Five bucks can get you many things. A fast food meal. A couple of candy bars. A beer if it’s not a tiny microbrew or Belgian or something. Roughly 100 words written by yours truly (just don’t expect the Gettysburg address or anything). Oh, and also 1.1 million Facebook user IDs, emails, and names.
Here’s what happened, and why it’s annoying or scary, depending on your perspective.
Bogomil Shopov, a digital rights activist and blogger, decided to see how easy it was to get Facebook contact information. It turns out it was as simple as finding some random guy on an Internet message board, who had this description posted:
The information in this list has been collected through our Facebook apps and consists only of active Facebook users, mostly from the US, Canada, UK and Europe. There are users from other countries as well but they are almost exclusively English speaking as well, as all the apps we provide are written in English and to use them properly one needs to read the instructions. The list is checked and validated once a month so you won’t get a list full of invalid or duplicate email addresses.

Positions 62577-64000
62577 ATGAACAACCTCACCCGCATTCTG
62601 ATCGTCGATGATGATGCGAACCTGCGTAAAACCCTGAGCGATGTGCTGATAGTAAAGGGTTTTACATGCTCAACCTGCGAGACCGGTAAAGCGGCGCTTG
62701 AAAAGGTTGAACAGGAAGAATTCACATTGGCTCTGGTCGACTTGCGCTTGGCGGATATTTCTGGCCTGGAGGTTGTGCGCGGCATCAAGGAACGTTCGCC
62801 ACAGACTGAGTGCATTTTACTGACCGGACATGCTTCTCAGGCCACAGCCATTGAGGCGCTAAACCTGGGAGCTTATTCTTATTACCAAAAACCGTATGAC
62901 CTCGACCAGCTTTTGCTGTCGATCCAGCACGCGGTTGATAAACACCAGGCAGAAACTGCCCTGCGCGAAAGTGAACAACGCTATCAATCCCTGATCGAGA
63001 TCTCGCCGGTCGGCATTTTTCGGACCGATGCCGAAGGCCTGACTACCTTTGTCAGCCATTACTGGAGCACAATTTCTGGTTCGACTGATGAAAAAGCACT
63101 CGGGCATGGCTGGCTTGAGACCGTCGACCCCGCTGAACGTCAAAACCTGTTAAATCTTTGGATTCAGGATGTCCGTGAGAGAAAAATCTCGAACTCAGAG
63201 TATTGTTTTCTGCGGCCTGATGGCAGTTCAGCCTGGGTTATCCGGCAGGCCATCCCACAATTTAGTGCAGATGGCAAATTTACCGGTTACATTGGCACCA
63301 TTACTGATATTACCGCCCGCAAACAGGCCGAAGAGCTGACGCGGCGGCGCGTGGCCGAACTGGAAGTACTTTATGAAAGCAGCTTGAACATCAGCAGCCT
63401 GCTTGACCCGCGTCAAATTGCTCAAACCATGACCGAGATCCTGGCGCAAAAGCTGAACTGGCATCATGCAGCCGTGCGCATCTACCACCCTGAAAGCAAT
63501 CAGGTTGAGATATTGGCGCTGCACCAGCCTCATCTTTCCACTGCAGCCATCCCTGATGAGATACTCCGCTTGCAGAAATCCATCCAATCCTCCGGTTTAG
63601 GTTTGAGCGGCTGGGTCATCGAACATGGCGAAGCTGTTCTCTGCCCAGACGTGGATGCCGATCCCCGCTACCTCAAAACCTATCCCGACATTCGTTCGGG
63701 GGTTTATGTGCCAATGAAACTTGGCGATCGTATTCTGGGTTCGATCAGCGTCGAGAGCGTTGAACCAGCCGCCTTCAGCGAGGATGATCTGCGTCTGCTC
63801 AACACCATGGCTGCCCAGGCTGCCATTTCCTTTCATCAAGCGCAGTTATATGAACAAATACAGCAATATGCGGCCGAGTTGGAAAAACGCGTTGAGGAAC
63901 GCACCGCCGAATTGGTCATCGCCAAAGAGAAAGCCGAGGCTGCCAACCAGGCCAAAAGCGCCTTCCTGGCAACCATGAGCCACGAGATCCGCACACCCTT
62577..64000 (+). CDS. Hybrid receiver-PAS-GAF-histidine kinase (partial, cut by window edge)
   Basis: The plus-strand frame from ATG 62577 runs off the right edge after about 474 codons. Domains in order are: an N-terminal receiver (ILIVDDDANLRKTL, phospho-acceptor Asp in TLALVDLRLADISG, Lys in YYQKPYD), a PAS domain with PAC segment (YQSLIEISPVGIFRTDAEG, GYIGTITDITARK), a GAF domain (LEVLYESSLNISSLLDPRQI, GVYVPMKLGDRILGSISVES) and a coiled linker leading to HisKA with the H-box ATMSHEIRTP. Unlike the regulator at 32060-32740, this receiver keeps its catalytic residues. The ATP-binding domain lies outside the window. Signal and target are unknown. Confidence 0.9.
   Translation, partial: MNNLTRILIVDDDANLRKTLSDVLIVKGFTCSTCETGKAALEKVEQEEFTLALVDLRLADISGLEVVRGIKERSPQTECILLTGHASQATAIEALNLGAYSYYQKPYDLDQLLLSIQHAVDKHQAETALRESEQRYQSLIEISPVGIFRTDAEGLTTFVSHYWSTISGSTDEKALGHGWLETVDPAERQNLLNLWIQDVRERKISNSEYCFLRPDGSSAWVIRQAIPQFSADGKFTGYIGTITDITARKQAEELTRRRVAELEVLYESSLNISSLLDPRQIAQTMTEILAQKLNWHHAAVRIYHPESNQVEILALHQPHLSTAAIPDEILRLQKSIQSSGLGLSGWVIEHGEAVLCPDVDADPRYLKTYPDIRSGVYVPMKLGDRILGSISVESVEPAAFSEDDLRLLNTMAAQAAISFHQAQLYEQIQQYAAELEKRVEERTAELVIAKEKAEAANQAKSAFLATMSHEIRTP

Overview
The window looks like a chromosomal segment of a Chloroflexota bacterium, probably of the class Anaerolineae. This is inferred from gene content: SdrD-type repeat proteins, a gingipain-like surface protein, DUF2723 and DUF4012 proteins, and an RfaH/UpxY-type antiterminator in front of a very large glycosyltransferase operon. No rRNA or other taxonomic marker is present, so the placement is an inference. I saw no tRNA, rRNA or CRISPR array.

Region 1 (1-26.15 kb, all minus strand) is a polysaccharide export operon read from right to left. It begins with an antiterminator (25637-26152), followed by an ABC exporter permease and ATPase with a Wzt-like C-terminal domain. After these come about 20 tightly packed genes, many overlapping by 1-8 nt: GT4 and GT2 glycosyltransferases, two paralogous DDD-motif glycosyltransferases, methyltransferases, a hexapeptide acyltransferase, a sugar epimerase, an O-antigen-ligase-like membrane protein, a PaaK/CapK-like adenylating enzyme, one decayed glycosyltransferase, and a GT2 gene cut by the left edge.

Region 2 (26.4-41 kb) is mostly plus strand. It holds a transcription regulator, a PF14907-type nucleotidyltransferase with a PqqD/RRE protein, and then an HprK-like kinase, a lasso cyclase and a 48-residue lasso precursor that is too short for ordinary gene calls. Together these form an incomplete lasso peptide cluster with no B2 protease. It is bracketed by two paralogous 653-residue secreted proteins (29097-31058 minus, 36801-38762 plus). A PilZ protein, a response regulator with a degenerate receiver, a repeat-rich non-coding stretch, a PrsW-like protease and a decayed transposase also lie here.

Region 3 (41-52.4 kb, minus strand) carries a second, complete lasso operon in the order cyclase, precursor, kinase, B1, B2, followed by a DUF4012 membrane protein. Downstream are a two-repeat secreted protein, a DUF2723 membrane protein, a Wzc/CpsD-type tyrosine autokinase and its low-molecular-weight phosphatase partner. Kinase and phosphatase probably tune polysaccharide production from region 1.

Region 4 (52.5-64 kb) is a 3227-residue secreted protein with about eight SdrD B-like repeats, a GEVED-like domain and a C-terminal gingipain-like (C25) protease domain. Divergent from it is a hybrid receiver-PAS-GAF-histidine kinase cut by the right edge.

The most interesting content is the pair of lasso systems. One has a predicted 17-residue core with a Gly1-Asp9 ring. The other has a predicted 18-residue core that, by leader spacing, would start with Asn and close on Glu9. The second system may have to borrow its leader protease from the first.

Facebook is currently calling this a “breach,” a breach they’re taking so seriously they called Shopov, demanded that he send them the data and delete it, and then take down his post about how sloppy they are with user data. Apparently the conversation he had was magical and super-secret, and someday somebody is going to have to explain to legal interns that saying “This communication is confidential” doesn’t make it so.
It’s not really clear what Facebook can do, though. Apps are allowed to collect this information, and presumably users have agreed to share their data. But it’s nice to see them pretending to care.